No toxicologically relevant changes in food consumption before or after correction for body weight were noted. Absolute food intake of males and food intake corrected for body weight for both sexes at 1000 mg/kg was lower during the first week of the premating period. Since this change did not prevail or became more pronounced as treatment progressed, it was considered to be of no toxicological significance.

HAEMATOLOGY
The following (statistically significant) changes in haematology parameters distinguished animals at 1000 mg/kg from control animals at the end of the treatment phase:
- Lower red blood cell counts in males and females,
- Higher red cell distribution width (RDW) in two males and one female at 1000 mg/kg
- Lower haemoglobin level in males and females,
- Lower haematocrit level in males and females.
At the end of the recovery phase, males at 1000 mg/kg showed lower red blood cell counts, haemoglobin and haematocrit levels, and a higher mean corpuscular volume (MCV).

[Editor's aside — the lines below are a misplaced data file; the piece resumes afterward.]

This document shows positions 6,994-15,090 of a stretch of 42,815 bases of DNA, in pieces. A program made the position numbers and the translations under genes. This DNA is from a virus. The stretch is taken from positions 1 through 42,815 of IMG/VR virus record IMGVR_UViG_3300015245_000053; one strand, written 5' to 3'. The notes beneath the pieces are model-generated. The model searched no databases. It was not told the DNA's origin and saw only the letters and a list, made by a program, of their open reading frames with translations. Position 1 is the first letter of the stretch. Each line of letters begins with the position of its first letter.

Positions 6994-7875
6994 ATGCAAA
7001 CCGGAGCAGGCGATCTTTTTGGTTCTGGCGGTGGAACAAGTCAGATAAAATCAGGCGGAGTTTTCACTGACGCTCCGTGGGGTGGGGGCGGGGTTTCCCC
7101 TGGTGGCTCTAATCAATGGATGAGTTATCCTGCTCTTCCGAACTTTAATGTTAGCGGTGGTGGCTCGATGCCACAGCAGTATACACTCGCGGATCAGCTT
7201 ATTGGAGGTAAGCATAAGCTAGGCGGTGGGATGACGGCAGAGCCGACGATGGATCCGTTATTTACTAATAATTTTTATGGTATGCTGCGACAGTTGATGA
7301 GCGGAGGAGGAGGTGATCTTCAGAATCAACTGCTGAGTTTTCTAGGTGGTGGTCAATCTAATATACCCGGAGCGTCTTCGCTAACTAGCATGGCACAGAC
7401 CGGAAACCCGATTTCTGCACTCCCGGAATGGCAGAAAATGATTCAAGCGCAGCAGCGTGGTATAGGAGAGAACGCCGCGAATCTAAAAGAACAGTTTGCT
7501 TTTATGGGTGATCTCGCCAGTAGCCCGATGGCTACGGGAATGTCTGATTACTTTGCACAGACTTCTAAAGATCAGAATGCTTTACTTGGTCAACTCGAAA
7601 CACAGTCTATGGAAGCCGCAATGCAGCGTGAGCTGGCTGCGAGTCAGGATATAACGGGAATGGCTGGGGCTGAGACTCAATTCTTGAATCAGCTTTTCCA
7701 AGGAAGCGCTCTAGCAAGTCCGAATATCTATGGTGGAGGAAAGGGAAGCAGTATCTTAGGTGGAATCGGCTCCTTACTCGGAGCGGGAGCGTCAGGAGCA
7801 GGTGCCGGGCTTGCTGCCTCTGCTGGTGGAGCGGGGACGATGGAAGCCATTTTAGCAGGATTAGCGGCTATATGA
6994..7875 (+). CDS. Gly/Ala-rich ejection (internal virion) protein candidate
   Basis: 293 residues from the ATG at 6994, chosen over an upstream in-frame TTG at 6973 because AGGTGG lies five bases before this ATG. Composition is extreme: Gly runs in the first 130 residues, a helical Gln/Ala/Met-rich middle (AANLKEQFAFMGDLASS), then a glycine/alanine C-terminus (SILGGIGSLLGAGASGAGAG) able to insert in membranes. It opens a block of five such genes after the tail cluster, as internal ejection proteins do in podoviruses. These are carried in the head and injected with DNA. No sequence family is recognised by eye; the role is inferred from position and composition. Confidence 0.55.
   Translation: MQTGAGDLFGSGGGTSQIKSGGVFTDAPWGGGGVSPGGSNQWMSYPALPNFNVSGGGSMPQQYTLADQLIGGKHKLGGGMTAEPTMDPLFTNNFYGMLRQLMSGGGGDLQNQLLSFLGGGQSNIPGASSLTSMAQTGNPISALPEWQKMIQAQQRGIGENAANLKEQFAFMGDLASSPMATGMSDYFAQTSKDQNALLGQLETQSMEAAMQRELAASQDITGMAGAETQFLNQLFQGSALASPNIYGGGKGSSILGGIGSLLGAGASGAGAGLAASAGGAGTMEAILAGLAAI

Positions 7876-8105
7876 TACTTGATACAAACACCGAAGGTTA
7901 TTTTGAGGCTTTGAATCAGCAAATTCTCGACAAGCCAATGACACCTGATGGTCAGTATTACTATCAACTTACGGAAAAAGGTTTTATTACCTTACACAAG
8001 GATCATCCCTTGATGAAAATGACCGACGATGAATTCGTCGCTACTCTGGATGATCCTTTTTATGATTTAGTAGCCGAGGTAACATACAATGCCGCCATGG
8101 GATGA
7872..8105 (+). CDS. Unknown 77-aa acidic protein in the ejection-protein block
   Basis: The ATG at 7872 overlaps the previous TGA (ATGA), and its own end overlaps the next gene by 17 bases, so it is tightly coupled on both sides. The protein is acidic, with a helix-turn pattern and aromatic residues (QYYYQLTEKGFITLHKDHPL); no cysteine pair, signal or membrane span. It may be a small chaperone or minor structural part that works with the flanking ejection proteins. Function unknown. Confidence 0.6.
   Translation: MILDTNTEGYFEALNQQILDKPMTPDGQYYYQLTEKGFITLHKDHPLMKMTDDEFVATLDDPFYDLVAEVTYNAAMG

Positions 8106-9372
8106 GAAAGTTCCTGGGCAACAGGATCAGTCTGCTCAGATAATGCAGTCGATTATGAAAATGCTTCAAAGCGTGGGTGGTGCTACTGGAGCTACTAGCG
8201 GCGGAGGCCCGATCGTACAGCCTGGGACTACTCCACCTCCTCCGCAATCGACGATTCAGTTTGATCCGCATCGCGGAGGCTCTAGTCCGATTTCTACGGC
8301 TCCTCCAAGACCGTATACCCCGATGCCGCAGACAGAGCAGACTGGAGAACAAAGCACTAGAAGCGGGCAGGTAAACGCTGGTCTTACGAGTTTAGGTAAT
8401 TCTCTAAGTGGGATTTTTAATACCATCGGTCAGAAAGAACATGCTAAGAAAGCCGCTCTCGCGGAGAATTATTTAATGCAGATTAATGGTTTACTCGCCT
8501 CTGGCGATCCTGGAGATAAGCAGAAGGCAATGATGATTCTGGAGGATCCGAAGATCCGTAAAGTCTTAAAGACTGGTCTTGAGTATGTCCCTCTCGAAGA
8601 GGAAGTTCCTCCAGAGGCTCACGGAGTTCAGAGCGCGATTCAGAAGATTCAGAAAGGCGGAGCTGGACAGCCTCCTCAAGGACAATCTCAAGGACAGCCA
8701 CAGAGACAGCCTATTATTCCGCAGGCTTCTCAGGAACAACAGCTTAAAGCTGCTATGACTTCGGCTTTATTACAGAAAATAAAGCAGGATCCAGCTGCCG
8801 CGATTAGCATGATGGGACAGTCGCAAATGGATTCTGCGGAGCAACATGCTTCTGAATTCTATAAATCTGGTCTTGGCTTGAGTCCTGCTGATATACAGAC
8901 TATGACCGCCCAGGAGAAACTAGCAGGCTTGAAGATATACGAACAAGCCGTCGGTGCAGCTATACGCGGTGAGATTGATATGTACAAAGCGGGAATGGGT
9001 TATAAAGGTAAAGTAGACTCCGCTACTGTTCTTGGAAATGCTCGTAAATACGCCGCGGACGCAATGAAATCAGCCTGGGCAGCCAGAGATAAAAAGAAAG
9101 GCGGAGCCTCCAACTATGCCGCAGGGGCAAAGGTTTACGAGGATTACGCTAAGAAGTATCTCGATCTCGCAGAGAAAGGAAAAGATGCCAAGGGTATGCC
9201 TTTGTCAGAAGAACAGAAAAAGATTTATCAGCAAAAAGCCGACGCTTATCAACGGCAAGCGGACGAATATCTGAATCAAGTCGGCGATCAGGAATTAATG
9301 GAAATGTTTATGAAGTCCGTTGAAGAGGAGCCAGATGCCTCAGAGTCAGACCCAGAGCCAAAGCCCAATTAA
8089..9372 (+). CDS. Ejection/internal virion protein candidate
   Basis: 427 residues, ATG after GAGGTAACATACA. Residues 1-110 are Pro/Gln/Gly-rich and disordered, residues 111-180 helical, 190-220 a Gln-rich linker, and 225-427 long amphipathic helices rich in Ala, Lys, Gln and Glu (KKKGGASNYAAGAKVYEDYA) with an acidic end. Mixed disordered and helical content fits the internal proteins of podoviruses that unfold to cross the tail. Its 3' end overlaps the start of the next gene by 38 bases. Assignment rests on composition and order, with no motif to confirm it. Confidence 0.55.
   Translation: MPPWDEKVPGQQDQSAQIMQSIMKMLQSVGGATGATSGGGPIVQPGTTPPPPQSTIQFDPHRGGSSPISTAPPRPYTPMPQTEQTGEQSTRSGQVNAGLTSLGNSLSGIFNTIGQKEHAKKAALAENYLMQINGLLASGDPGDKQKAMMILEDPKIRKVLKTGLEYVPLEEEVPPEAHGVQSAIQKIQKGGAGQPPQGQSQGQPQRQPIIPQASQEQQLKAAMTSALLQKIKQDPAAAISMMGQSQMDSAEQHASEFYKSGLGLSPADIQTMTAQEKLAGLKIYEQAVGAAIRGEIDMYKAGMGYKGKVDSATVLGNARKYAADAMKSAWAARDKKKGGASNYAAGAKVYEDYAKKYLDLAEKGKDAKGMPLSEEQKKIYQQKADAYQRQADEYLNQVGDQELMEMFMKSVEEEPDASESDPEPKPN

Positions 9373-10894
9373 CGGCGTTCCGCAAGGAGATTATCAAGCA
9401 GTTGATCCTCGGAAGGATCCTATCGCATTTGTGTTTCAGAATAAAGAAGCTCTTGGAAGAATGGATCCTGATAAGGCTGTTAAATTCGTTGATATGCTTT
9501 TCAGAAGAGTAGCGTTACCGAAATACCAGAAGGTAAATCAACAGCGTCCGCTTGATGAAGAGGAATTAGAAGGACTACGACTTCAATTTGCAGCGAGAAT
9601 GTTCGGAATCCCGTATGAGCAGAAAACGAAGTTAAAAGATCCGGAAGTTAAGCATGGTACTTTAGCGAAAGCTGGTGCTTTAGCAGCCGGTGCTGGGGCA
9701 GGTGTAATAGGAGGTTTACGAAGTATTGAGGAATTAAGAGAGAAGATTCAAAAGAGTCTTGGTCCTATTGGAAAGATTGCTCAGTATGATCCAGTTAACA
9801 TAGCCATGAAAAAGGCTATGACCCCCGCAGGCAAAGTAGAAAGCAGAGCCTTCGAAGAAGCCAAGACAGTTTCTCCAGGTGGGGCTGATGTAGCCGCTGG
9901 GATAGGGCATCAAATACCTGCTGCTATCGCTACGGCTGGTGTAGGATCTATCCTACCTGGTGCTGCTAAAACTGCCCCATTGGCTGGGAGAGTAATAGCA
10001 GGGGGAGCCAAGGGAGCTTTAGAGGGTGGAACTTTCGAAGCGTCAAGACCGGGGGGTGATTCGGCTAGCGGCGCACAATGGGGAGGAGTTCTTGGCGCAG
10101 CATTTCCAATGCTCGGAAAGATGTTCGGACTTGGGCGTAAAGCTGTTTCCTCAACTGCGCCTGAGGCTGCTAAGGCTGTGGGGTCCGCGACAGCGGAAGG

CLINICAL BIOCHEMISTRY
The following (statistically significant) changes in clinical biochemistry parameters distinguished treated animals from control animals:
- Higher alkaline phosphatase activity (ALP) in two females at 1000 mg/kg (mean not statistically significant).
- Higher glucose levels in females at 1000 mg/kg (mean not statistically significant).
- Lower total protein levels in males at 300 and 1000 mg/kg,
- Lower total bilirubin levels in males at 100, 300 and 1000 mg/kg, and in females at 300 and 1000 mg/kg.
- Higher cholesterol level in females at 1000 mg/kg.